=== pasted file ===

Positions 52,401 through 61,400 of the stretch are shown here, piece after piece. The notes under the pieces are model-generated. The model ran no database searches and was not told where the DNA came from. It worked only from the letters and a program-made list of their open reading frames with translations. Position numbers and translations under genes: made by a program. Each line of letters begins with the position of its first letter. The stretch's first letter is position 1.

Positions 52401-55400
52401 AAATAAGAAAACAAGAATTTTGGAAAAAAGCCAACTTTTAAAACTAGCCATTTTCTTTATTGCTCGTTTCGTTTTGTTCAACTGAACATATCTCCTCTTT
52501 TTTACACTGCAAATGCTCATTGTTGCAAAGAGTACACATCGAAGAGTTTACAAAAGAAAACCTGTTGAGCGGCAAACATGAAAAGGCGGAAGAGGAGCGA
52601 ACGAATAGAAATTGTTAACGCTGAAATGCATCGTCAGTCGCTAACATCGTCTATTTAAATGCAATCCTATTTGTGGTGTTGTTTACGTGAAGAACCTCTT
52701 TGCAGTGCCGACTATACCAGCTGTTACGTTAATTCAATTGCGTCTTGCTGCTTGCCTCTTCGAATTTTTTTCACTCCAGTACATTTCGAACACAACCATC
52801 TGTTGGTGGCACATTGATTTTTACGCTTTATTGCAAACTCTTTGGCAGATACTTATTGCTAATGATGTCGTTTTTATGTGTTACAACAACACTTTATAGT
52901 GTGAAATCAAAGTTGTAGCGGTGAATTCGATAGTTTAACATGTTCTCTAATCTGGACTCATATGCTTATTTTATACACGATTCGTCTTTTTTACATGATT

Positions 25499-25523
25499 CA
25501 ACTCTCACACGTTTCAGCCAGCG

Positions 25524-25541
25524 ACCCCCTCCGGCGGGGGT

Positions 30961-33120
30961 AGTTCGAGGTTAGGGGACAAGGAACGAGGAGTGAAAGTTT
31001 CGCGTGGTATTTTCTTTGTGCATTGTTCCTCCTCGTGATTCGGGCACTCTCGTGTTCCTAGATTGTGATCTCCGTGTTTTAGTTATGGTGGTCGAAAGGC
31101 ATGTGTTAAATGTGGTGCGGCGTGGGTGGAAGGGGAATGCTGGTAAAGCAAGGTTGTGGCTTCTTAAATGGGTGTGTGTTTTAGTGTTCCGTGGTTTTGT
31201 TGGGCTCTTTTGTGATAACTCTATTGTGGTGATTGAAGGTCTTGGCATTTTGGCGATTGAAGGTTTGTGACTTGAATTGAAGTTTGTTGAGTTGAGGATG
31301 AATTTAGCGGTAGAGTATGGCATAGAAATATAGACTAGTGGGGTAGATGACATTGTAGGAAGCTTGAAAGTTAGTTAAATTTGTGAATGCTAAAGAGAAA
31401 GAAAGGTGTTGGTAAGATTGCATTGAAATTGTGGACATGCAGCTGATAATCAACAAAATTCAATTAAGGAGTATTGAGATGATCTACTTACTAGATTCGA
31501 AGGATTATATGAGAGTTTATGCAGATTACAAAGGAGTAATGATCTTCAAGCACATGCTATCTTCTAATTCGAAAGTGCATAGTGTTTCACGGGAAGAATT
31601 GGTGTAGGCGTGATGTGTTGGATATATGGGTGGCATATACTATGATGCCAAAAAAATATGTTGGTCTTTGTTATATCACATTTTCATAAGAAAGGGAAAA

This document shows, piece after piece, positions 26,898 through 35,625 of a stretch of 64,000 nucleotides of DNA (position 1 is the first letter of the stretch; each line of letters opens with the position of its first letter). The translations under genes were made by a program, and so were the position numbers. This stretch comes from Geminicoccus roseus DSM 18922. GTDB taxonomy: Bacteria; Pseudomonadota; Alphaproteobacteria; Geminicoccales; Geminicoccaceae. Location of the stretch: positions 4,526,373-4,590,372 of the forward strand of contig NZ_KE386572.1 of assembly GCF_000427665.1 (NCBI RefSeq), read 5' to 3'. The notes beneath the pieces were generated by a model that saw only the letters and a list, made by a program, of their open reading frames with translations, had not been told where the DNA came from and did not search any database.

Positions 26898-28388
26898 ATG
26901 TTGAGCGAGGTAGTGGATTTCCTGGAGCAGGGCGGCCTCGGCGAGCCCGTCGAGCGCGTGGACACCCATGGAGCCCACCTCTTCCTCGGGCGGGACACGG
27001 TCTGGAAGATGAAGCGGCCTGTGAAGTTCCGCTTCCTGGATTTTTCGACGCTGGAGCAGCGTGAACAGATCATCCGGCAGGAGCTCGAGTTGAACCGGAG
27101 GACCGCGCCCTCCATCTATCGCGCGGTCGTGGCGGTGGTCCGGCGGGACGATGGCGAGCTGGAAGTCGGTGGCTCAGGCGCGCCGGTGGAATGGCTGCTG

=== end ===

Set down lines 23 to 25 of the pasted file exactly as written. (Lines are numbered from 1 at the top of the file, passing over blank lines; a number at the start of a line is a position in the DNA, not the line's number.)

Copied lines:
This document shows, piece after piece, positions 26,898 through 35,625 of a stretch of 64,000 nucleotides of DNA (position 1 is the first letter of the stretch; each line of letters opens with the position of its first letter). The translations under genes were made by a program, and so were the position numbers. This stretch comes from Geminicoccus roseus DSM 18922. GTDB taxonomy: Bacteria; Pseudomonadota; Alphaproteobacteria; Geminicoccales; Geminicoccaceae. Location of the stretch: positions 4,526,373-4,590,372 of the forward strand of contig NZ_KE386572.1 of assembly GCF_000427665.1 (NCBI RefSeq), read 5' to 3'. The notes beneath the pieces were generated by a model that saw only the letters and a list, made by a program, of their open reading frames with translations, had not been told where the DNA came from and did not search any database.

Positions 26898-28388
26898 ATG